I have worked in the wine industry for many years, always in sales and/or marketing in support of sales.
As a wine salesman, I can tell you about the weather in 2011, 2004, 1997, 1992, and the years in between.
Heavy rains at budbreak that knock flowering buds off the vines, reducing yields as grapes come from those buds. The warm weather that followed that gave incredible richness of flavor to the remaining grapes, or the cold weather with harvest ruining rains that kept sugars low and decreased flavor development. Years of fire with smoke and ash. Years of flood.
I remembered the events of a vintage and a few years later when wines from that vintage were released I would share information about the vintage’s weather when describing and selling those vintage’s wines.
In spite of an awareness, remembering, my connection as a salesperson, a marketer, was always abstract.
Since March of last year, my job is managing a tasting room selling wines, but where I work is more about the vineyard than the wine, and really more about the farm than the vineyard.
McFadden Farm is a 500 acre organic farm with organic herbs, organic grass fed beef, and 160 acres of organic vineyards – McFadden Vineyard.
McFadden Vineyard produces 750 tons of grapes. After we make our Chardonnay, we sell the rest. Mondavi is a buyer of our organic Chardonnay grapes. After we make our Sauvignon Blanc, we sell our Sauvignon Blanc grapes to sterling. Chateau Montelena buys our Riesling grapes after we make our Riesling.
We make more money as growers of grapes than we likely ever will from our wines. We make very little wine, but sell a lot of grapes.
What wine we do make is sold to stores and restaurants in Mendocino county by one single distributer. The rest is sold through our tasting room, or shipped to faraway wine club customers from our farm – along with herbs, wreaths, garlic, and wild rice which we ship all over the country.
I used to sell a quarter to a half million dollars in wine every year. I knew about weather, but was very removed from it.
I now am a small seller for a tiny winery, but an employee of a pretty big farmer and my awareness of the weather is no longer abstract.
I can see how a vintage is going by the look on the face of my boss, Guinness McFadden. Last year, there were a host of “issues”, from a loss of 100 tons of grapes to rain at budbreak to unrelentingly too cool summer and from sugar plummeting rains early in October to mold and rot inducing continuing rain through that month. There was very little smiling, but quite a bit of grim resignedness, to be read on Guinness’s face last year.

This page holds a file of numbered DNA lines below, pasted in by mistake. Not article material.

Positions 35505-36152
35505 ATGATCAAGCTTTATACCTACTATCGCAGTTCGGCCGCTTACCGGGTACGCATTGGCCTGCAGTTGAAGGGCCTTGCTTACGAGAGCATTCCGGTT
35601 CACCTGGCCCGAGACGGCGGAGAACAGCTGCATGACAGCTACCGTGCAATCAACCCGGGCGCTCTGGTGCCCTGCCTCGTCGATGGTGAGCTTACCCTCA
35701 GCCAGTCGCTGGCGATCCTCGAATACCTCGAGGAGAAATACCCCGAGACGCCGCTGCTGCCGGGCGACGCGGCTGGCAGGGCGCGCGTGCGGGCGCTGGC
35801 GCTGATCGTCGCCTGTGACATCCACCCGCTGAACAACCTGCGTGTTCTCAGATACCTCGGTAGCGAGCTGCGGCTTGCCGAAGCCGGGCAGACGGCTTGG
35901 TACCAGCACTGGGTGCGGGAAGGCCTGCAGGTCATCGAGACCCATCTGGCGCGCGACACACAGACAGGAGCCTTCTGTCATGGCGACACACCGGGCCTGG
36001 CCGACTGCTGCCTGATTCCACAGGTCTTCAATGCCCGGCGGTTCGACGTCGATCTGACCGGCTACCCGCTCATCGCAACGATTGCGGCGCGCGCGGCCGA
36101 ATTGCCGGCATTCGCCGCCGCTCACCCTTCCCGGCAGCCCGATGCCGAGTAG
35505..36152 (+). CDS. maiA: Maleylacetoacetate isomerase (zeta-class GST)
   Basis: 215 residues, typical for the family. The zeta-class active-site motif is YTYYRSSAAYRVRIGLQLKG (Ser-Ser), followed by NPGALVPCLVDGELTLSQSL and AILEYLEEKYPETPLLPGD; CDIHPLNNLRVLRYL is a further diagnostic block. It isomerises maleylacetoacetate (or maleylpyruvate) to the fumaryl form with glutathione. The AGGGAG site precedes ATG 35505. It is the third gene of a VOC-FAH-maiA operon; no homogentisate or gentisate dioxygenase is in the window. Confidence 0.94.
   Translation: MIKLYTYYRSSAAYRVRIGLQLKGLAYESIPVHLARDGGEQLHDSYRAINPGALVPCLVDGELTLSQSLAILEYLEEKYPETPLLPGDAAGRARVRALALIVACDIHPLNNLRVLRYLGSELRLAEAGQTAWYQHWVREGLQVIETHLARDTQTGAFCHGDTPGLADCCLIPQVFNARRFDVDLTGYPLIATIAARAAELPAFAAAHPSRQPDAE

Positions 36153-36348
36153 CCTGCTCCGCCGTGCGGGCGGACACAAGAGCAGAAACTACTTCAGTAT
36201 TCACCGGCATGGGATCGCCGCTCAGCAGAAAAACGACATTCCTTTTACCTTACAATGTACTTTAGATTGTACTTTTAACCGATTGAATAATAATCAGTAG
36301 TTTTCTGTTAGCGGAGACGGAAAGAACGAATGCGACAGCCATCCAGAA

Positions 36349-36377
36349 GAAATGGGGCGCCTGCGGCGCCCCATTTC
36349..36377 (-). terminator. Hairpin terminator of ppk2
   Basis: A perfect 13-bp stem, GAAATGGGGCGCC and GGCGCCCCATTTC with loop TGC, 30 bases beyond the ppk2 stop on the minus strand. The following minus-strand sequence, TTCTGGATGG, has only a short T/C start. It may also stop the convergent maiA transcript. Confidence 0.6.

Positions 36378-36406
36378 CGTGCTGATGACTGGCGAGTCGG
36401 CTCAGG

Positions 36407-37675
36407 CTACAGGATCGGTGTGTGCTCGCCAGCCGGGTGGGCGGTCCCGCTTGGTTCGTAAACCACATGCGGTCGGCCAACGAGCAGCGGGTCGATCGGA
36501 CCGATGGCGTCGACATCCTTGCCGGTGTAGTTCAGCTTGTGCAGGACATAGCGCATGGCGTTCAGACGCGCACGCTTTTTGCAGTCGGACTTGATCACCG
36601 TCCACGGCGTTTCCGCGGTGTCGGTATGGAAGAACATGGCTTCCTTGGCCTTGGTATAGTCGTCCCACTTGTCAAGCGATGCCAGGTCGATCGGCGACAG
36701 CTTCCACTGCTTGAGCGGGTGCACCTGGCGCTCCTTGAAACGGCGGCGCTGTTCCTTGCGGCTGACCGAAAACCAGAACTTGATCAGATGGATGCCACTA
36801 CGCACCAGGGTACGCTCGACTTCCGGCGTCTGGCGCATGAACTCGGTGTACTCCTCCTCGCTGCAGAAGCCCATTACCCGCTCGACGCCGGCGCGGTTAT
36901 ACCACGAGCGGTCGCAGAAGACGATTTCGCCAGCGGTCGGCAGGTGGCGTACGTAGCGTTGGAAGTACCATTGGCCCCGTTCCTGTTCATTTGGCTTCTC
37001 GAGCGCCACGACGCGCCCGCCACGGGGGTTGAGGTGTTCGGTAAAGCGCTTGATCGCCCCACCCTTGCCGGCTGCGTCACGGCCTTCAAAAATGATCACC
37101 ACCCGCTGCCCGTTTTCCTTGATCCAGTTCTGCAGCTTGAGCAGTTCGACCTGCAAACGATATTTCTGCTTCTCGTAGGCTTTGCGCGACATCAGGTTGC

The miracle of having the best year financially ever because as bad as things were, they were so much worse for everybody else that our grapes and juice commanded a premium was thoroughly unexpected.
Which saw a smile mixed with relief to be seen on Guinness’s face.
It is remarkable to realize how little real connection I had to a vintage’s weather expression in the past, and how much greater. how much more personal, it is now.
The subject of weather came to mind because the first rain of the season, and possibly snow up at McFadden Farm in Potter Valley, is due anytime now…Looks like rain.
I don’t like rain; travelers are more likely to pull over, park, and come in to my tasting room when it is sunny than when it is pouring rain.
I hate snow. I “played” Army, and “camped” outside in Korea for one Winter exercise when temperatures reached 40 below zero. I have done forced 25 mile road marches in full gear in ice and snow. I will likely hate both snow and camping forevermore.
Guinness likes rain and, living at McFadden Farm, he has to be at least tolerant of snow as it is a yearly occurrence. Guinness told me this week that our vineyard needs 20 inches of rain to be the best, happiest vineyard it can be. While the rains are late this year, he remains hopeful, and is looking forward to the impending inclement weather.
It is unique in my experience as a salesperson to hope for rain, especially as it will depress my tasting room’s revenue, but my evolving awareness and changed perspective – working for what is primarily a farm and not a winery – has me counterintuitively wishing for a solid 20″ season of rain.
Do me a favor, contact your congressperson and tell them to leave the internet alone, that you oppose censorship and restrictions on your freedom. Thanks.